What to Know
- Gov. Phil Murphy and health officials toured what's being called a coronavirus vaccine megasite at Rowan College of South Jersey Monday.
- The state hopes to vaccinate thousands of people each week at the Rowan site and others spread out in the state.
- Ultimately, the state's goal is to vaccinate 70% of the population, or about 4.7 million people, within six months. The rollout of vaccinations has been slower than expected to this point.
As New Jersey works to get more people vaccinated against the coronavirus amid a slower-than-expected rollout, the state is opening megasites around the state aimed at vaccinating thousands daily.
On Monday morning, Gov. Phil Murphy and state officials toured the Rowan College of South Jersey vaccination site in Gloucester County that opened Friday. You can watch Murphy's remarks following that tour below.
Murphy called the Rowan site "very impressive." He said thanks to the Rowan site and others, the state wouldn't be "caught flat footed" once the federal government releases more doses.
The coronavirus vaccine rollout has been slower than Murphy would like. On Monday, the state started reporting doses given so far on its Coronavirus Dashboard. As of Monday morning, nearly 200,000 people had gotten a first vaccine dose, with 15,000 of them already having gotten a second dose.
“We don't have the supply from the feds that we need, there's just no question about that,” Murphy said last week while touring the Morris County site. “I like everything we're doing inside the state to get prepared, things like today. But they don't have the doses that they ultimately could use when they're at full capacity. This is going to take some time.”
The Rowan site and one in Morris County opened last week. Four more large-scale vaccination sites are planned, including at the Atlantic City Convention Center and Moorestown Mall. The Garden State is planning hundreds of smaller sites in addition to the six megasites.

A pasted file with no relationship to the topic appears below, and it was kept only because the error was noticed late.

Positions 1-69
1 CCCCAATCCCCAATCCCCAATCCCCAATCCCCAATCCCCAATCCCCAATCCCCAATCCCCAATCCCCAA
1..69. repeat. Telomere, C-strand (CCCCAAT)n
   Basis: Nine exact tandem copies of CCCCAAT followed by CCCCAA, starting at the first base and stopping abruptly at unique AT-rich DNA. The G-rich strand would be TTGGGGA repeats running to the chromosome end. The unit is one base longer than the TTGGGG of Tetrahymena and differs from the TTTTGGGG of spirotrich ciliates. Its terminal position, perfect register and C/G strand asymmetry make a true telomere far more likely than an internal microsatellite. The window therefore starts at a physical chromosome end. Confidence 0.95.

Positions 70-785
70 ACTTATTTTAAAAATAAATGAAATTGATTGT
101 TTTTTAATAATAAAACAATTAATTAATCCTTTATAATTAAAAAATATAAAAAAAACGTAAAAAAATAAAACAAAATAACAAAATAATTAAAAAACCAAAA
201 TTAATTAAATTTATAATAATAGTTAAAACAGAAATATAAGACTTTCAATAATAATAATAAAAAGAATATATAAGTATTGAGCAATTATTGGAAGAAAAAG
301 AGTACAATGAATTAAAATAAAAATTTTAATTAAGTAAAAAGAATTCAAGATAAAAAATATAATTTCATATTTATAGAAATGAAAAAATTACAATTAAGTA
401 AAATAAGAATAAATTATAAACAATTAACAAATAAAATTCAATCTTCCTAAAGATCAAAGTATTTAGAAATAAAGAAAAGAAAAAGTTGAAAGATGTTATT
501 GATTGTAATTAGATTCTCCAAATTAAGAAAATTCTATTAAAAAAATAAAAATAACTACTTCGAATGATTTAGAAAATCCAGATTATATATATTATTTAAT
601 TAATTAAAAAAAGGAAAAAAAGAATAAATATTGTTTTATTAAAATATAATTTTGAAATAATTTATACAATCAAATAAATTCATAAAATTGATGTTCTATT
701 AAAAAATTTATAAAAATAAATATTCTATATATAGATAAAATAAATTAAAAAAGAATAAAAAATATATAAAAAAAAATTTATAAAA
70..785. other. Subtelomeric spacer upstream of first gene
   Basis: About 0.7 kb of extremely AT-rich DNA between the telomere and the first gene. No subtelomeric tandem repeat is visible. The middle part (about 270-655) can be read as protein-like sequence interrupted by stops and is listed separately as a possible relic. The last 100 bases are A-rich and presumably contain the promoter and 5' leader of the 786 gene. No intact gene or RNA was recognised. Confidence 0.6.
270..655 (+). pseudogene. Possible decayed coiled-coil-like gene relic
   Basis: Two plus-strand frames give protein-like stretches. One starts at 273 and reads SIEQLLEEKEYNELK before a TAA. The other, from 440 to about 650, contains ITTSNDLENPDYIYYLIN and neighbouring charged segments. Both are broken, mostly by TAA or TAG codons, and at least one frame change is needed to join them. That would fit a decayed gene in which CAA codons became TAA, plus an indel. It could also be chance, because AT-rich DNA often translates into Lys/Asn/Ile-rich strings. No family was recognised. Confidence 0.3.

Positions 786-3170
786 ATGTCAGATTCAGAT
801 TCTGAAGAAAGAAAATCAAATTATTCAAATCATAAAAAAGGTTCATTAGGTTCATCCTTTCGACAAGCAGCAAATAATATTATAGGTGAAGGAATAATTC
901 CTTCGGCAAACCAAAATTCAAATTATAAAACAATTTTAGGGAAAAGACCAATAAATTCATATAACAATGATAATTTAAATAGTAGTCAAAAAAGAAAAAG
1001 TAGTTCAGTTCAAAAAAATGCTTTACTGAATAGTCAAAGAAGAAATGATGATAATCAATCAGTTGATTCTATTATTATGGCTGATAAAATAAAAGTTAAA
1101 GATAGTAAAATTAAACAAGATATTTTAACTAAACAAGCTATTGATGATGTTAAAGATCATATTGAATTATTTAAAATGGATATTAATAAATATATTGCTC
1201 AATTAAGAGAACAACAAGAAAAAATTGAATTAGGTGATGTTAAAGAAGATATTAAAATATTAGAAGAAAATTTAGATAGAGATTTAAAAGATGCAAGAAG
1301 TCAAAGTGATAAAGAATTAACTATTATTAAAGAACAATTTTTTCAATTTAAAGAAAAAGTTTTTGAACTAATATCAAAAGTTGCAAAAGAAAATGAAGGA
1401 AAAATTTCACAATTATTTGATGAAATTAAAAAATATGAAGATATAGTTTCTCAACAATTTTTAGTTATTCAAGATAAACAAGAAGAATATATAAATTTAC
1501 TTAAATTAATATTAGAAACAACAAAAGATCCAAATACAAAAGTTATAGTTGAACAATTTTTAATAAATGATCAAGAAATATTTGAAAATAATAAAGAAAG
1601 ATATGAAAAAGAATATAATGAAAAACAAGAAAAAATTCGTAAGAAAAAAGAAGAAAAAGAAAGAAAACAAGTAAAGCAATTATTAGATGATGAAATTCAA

In New Jersey, inoculations so far have gone to health care workers, people at long-term care facilities, firefighters, police officers and other first responders in the 1A and 1B vaccination groups. Murphy has said the state wants to get those at the highest risk and the most vulnerable vaccinated first.
More than 1 million people have registered for vaccines online since the state website launched last Monday, Murphy's said Monday.
"The demand is much greater than the supply," New Jersey Health Commissioner Judith Persichilli said Monday. "We wish we had enough for everyone."
Last week, Murphy and health officials toured a vaccine megasite that opened at a former Sears store at Rockaway Townsquare in Morris County.
About 1,000 people per week will get the vaccine initially at the Morris County and Rowan megasites, but officials hope to see that number rise to more about 2,400 per day over the next several weeks. That will depend on how many doses that state receives from the federal government, which has lagged so far, Murphy said.
Ultimately, the state's goal is to vaccinate 70% of the population, or about 4.7 million people, within six months.
Coronavirus Cases, Hospitalizations and Rate of Transmission
With more than 5,000 new cases reported Monday, New Jersey had nearly 533,000 positive PCR tests since the start of the pandemic. More than 57,000 positive antigen tests have been reported.
With 51 new deaths reported Monday, nearly 18,000 deaths are confirmed to be from coronavirus-related complications. More than 2,000 other deaths are suspected to be due to COVID-19 complications.
Murphy noted Monday that the state is likely seeing the ramifications of indoor holiday gatherings in its numbers as the rate of transmission has pushed to 1.09. As of Jan. 7, the positivity rate was at 11.32%.
"We anticipated an increase in positive tests coming of out the holidays because of people letting their guard down," Murphy said. "We’re now experiencing that."
Nearly 3,700 coronavirus patients were hospitalized in New Jersey as of Sunday night, about 650 people were in intensive care. Murphy said hospitalizations are mostly staying stable, but fears that could change for the worse.
Coronavirus Pandemic Brings Changes to Schooling Requirements
Amid a school year during the pandemic, Murphy on Monday announced that he signed an executive order waiving the graduation assessment test for the Class of 2021 and removing student growth objectives from educator evaluations.
He also said the state's education department would extend the time in which certified teachers can serve as substitutes.
"This is not a regular school year. We have to be more flexible and more understanding," he said.